Climate change impact on Europe’s air quality is hard to quantify
Air pollution is a serious health concern in many parts of the world. Several studies have shown that life expectancy is reduced even in moderately polluted areas, by fine particles and ozone, the two air pollutants of most concern for public health.
Projections of air quality changes over Europe under climate change are highly uncertain, however. This was shown for a scenario of global warming of 2°C above pre-industrial climate and for two indicators of air quality: the fraction of fine particulate matter (smaller than 2.5 μm) and an indicator for ozone pollution.
The results show that the simulated effects of regional climate change on the two air quality indicators are generally small and vary greatly from one model to another. The levels of fine particulate matter are only slightly affected by regional climate change. These levels clearly increase over Spain and southern France, driven by changes in dust emissions, and decrease over southwestern Russia and the Ukraine, due to lower sulphate, nitrate and ammonium aerosol concentrations. Over the other parts of Europe, the projected changes of fine particulate matter are not clear. The impact of regional climate change on fine particulate matter mainly stems from changing natural emissions, such as desert dust (due to dryer soils and stronger winds over North Africa and Spain), sea salt and biogenic volatile organic compounds. These changes in particulate matter cannot easily be controlled by policy measures.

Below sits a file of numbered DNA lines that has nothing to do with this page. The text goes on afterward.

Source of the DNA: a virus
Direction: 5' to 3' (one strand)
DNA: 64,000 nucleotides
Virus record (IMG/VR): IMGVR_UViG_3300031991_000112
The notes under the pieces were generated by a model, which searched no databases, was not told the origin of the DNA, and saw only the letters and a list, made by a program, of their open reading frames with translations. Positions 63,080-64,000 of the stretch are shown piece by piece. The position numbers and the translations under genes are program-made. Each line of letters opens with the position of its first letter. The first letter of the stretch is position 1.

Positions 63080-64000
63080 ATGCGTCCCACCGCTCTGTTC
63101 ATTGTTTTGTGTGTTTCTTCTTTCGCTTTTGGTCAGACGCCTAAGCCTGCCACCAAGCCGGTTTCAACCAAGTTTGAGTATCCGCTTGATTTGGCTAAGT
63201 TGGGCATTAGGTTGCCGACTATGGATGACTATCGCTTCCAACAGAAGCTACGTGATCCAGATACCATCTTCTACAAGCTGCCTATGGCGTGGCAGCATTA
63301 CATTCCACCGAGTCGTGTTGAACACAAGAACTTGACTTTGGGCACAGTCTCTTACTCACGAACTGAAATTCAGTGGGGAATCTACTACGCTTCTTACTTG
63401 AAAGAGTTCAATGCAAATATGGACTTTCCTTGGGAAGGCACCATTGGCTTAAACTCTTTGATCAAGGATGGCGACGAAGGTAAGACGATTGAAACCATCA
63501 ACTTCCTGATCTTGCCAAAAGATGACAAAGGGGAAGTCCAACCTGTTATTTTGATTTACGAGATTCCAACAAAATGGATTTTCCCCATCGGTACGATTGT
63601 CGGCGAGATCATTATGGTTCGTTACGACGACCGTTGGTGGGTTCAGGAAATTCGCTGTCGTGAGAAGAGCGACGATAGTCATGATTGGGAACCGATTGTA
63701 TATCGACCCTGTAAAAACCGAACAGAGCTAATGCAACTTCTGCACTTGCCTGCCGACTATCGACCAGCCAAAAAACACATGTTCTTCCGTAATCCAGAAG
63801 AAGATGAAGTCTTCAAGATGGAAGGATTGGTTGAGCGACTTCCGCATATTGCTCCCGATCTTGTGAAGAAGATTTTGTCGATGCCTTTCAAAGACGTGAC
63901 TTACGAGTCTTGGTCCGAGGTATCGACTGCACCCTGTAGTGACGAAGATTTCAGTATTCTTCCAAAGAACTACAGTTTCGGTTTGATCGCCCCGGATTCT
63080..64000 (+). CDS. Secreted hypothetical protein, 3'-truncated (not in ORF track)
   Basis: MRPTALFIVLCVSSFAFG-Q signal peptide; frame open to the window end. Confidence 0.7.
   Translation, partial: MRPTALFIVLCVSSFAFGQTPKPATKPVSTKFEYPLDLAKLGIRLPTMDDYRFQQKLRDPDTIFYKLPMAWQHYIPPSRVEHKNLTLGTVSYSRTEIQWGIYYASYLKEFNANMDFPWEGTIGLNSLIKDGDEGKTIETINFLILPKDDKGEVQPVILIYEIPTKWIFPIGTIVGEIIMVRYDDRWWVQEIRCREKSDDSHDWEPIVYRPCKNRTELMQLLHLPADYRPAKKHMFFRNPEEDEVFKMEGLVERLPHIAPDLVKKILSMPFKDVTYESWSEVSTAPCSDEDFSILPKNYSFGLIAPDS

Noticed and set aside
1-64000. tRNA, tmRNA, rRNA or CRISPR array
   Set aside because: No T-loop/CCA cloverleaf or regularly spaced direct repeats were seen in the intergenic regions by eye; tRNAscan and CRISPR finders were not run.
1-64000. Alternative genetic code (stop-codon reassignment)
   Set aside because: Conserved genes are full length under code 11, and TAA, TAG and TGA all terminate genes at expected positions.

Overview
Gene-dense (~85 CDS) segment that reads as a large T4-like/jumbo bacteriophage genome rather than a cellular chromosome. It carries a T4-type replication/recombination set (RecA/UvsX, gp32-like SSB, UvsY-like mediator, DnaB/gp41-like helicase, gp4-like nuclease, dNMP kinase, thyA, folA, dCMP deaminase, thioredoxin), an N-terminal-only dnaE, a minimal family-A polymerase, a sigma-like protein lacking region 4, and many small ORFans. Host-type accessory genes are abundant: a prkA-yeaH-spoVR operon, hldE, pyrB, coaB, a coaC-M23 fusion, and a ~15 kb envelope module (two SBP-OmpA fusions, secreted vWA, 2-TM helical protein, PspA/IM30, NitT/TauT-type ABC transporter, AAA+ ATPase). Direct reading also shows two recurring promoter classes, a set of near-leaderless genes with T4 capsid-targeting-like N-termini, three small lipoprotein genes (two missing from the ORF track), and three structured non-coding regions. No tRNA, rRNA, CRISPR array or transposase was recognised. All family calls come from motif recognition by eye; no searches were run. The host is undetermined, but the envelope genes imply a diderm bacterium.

Also climate-induced changes in ozone vary greatly from one model to another. In fact, no clear conclusion can be drawn about ozone changes in the future climate.
Source: Lacressonnière et al., 2016. Climatic Change 136: 309–324.
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